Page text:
Girl (13) praised for fighting off attacker
A JUDGE has praised the courage of a teenage girl who struggled free of her attacker.
A 13-year prison sentence was imposed on the man, who has a conviction for rape, for the attempted abduction of the 13-year-old girl. The charges against him also included the attempted abduction of a 20-year-old woman in a separate incident.
At Mullingar Circuit Court yesterday, Judge Tony Hunt described Dermot Murphy (43), Atlantic Coast Apartments, Tramore, Co Waterford, as a serious and dangerous recidivist offender, with a serious perversion.
He also disqualified him from driving for life, saying a vehicle seemed to be “a significant tool” for Murphy, who pulled up beside both victims and tried to drag them into his white van.
He had stopped both for directions and had intended to sexually assault both of them.
He admitted assault, attempted abduction and attempted child trafficking of the midlands girl, who was cycling to her friend’s house when he attacked her.
Judge Hunt said it was only her bravery, strength, clear presence of mind and sense of purpose that saved her from the appalling fate that Murphy had in mind for her.
Her top came off and she fell as she struggled with Murphy and was half-naked as she kicked and bit him before she managed to escape to a neighbour’s house.
Judge Hunt said her astute attention to detail led to Murphy’s arrest.
While in custody, he admitted attempting to abduct and threatening to kill a 20-year-old woman who was walking on a rural road in Laois in 2007.
She also struggled as he tried to pull her into the back of his van, but he fled when he was spooked by an approaching lorry.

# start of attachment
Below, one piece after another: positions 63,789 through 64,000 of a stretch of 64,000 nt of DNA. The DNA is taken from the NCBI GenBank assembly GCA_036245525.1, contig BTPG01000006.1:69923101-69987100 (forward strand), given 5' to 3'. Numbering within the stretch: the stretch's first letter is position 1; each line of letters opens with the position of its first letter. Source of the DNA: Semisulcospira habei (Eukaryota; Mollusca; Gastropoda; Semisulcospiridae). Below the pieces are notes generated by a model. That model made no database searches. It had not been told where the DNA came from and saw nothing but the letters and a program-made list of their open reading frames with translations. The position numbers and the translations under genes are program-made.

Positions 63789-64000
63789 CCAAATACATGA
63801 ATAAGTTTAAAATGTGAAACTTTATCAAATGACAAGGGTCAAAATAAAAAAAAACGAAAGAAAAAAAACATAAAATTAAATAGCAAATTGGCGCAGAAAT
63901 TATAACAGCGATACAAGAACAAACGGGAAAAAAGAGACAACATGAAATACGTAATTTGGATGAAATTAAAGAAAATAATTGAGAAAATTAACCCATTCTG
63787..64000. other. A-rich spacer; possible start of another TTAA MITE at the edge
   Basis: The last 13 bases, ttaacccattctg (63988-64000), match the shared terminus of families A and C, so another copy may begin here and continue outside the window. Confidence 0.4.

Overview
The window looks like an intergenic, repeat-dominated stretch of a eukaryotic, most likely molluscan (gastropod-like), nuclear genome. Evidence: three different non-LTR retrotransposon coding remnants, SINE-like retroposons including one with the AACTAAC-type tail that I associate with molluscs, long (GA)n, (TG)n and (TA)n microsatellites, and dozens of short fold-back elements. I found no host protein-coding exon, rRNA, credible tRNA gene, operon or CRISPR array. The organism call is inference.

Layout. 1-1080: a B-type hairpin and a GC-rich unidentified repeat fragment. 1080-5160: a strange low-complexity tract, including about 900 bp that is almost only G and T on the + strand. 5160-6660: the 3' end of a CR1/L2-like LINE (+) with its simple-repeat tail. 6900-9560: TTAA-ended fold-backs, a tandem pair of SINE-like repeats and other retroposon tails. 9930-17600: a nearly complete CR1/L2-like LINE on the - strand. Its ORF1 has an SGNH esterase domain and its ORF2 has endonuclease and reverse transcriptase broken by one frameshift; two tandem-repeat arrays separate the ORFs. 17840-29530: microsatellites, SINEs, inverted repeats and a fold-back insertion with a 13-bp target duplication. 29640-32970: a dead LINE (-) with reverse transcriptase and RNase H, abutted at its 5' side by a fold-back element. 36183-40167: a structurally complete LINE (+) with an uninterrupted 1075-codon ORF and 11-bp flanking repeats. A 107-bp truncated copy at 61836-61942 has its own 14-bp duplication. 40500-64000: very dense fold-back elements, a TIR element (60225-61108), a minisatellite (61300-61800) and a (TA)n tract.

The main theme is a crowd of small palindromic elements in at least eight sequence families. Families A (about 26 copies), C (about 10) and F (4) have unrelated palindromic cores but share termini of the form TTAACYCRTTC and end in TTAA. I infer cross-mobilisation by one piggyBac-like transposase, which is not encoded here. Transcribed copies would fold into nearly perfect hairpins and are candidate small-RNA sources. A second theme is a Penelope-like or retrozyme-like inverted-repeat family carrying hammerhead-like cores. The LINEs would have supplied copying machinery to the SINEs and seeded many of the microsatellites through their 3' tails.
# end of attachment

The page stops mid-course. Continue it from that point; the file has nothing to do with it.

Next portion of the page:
Judge Hunt noted that all the evidence that led to Murphy being charged and convicted for the Laois offence was given by him, as the victim did not recognise him in an identity parade.
He referred to Murphy’s previous conviction for raping, falsely imprisoning and committing aggravated sexual assault on a 12-year-old girl in 1997.
He said treatment he received while serving almost seven years for those offences had not been effective.
Murphy required further rehabilitation and he ordered close Probation Service supervision for 10 years following his release. He was at high risk of reoffending, and the judge noted his unhappy childhood. He had been friends at a young age with a man who had groomed teenage girls and Murphy had watched as he sexually assaulted them.
Judge Hunt took Murphy’s co-operation, his remorse and his willingness to engage in treatment into consideration, but said he was a serious danger to girls aged between nine and 14 years.
All attempts to manage his behaviour in the past had been unsuccessful, he said, ordering that post-release, he must inform gardaí of his whereabouts for the rest of his life.